For some people, life in France is a series of long lunches. Me, I could map out my life here in terms of long tables and pamplemousse rosé.
For it’s surprising how many events in rural France culminate in a casse-croute. This, according to the dictionary, is a ‘snack.’ In reality, it usually means a large scale (usually indoor) picnic, seated at long trestle tables. The format is nearly always the same, commencing with a pink aperitif - either a kir or a pamplemousse rosé, a mix of grapefruit juice and rosé wine. (It might not sound too appealing, but it’s surprising how quickly a jug can slip down, assuming that it’s not your turn to drive.) This is typically followed by bowls of crisps, baguettes, a selection of charcuterie, cheese and dessert (usually apple tart.)
I have attended night markets in the summer, Halloween parties, music festivals and line dancing events too numerous to mention, all of which culminated in a variation of the above. Sometimes, a casse-croute can take you by surprise. At the end of a night walk in a nearby village last summer for example, we were ushered into the salle des fetes for a four course meal at midnight. (This having stopped twice during the walk itself to enjoy refreshments served at trestle tables hastily assembled in the dark.) And quite often, at the end of line dancing class on a Monday evening, someone will whip out a few trestle tables and produce cake and cider to celebrate a birthday.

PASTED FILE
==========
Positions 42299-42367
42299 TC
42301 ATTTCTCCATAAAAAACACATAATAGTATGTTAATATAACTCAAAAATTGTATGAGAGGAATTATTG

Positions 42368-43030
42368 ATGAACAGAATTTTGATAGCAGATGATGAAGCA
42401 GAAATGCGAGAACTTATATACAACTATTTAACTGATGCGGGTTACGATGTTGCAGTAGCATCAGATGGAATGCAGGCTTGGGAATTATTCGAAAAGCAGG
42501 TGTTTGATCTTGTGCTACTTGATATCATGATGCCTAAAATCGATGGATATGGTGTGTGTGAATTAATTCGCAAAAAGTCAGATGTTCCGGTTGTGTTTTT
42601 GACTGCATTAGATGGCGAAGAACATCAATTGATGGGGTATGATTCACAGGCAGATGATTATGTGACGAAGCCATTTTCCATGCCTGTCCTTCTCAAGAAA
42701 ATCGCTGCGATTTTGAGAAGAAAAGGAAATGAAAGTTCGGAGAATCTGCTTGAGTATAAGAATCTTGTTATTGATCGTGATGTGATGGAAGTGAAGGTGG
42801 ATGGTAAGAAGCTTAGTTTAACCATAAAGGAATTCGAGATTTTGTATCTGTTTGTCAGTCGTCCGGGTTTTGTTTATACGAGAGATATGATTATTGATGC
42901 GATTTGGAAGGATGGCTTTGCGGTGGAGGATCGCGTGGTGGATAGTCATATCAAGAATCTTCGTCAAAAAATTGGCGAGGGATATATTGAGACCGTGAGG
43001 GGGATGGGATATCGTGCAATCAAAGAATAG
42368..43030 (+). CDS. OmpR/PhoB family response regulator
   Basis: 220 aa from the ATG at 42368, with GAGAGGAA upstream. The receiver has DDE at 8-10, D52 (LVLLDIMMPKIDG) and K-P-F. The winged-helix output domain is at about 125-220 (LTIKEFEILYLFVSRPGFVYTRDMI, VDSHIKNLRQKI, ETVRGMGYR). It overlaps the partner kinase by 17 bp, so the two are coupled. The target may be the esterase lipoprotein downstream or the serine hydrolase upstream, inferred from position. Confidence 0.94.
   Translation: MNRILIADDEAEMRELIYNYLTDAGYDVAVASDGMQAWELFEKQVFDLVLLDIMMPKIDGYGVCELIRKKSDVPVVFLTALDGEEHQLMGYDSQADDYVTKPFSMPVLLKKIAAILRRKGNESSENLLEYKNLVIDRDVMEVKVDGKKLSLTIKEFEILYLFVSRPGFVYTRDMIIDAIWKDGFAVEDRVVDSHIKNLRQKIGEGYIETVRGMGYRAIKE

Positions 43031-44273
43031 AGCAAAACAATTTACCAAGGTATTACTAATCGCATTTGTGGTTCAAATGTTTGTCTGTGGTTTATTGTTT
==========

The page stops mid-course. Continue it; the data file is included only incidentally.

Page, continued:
These casse-croutes are never very fancy but they're usually put together with an enormous amount of good will. And so it was on Saturday evening - a soirée de danse country in a nearby village, where the volunteers had really pulled out all the stops, even importing giant hay bales for a degree of authenticity. As the best dressed cowboy competition (yes really!) commenced, I couldn’t help thinking of the disconnect between this and my former life.
For on the very same evening, a very glamorous Fendi party was taking place on the Avenue Montaigne in Paris. Once upon a time, I would have been there, Prada'd and baubled up to the nines, sipping champagne and nibbling posh canapés. But surrounded by familiar faces at the obligatory trestle table, in the overly lit salle des fetes sipping pamplemousse rosé from a plastic cup, I wouldn't have been anywhere else for the world.